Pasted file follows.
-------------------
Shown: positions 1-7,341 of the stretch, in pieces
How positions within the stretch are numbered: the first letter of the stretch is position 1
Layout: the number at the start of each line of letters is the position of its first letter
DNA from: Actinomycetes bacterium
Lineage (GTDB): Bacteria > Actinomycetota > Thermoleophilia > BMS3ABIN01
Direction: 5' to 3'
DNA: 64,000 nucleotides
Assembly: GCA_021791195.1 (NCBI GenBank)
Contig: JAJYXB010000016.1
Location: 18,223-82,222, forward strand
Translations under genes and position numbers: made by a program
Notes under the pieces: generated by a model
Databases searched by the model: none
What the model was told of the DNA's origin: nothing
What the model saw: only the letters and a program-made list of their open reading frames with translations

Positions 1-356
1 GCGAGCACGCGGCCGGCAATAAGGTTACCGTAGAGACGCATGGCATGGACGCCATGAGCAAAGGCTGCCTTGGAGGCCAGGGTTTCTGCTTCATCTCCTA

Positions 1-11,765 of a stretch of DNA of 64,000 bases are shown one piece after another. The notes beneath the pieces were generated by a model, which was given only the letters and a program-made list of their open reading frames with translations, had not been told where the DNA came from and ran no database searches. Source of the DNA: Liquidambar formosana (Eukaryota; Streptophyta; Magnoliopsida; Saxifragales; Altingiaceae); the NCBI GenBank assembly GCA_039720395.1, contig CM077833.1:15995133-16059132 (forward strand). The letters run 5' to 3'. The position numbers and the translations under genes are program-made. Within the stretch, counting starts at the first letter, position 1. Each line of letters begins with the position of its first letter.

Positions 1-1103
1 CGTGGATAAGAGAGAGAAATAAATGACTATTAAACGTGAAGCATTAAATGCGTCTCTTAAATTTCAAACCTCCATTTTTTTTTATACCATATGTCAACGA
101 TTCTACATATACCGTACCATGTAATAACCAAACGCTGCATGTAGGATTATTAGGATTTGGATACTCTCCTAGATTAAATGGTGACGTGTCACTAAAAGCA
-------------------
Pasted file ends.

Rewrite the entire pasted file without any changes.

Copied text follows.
Shown: positions 1-7,341 of the stretch, in pieces
How positions within the stretch are numbered: the first letter of the stretch is position 1
Layout: the number at the start of each line of letters is the position of its first letter
DNA from: Actinomycetes bacterium
Lineage (GTDB): Bacteria > Actinomycetota > Thermoleophilia > BMS3ABIN01
Direction: 5' to 3'
DNA: 64,000 nucleotides
Assembly: GCA_021791195.1 (NCBI GenBank)
Contig: JAJYXB010000016.1
Location: 18,223-82,222, forward strand
Translations under genes and position numbers: made by a program
Notes under the pieces: generated by a model
Databases searched by the model: none
What the model was told of the DNA's origin: nothing
What the model saw: only the letters and a program-made list of their open reading frames with translations

Positions 1-356
1 GCGAGCACGCGGCCGGCAATAAGGTTACCGTAGAGACGCATGGCATGGACGCCATGAGCAAAGGCTGCCTTGGAGGCCAGGGTTTCTGCTTCATCTCCTA

Positions 1-11,765 of a stretch of DNA of 64,000 bases are shown one piece after another. The notes beneath the pieces were generated by a model, which was given only the letters and a program-made list of their open reading frames with translations, had not been told where the DNA came from and ran no database searches. Source of the DNA: Liquidambar formosana (Eukaryota; Streptophyta; Magnoliopsida; Saxifragales; Altingiaceae); the NCBI GenBank assembly GCA_039720395.1, contig CM077833.1:15995133-16059132 (forward strand). The letters run 5' to 3'. The position numbers and the translations under genes are program-made. Within the stretch, counting starts at the first letter, position 1. Each line of letters begins with the position of its first letter.

Positions 1-1103
1 CGTGGATAAGAGAGAGAAATAAATGACTATTAAACGTGAAGCATTAAATGCGTCTCTTAAATTTCAAACCTCCATTTTTTTTTATACCATATGTCAACGA
101 TTCTACATATACCGTACCATGTAATAACCAAACGCTGCATGTAGGATTATTAGGATTTGGATACTCTCCTAGATTAAATGGTGACGTGTCACTAAAAGCA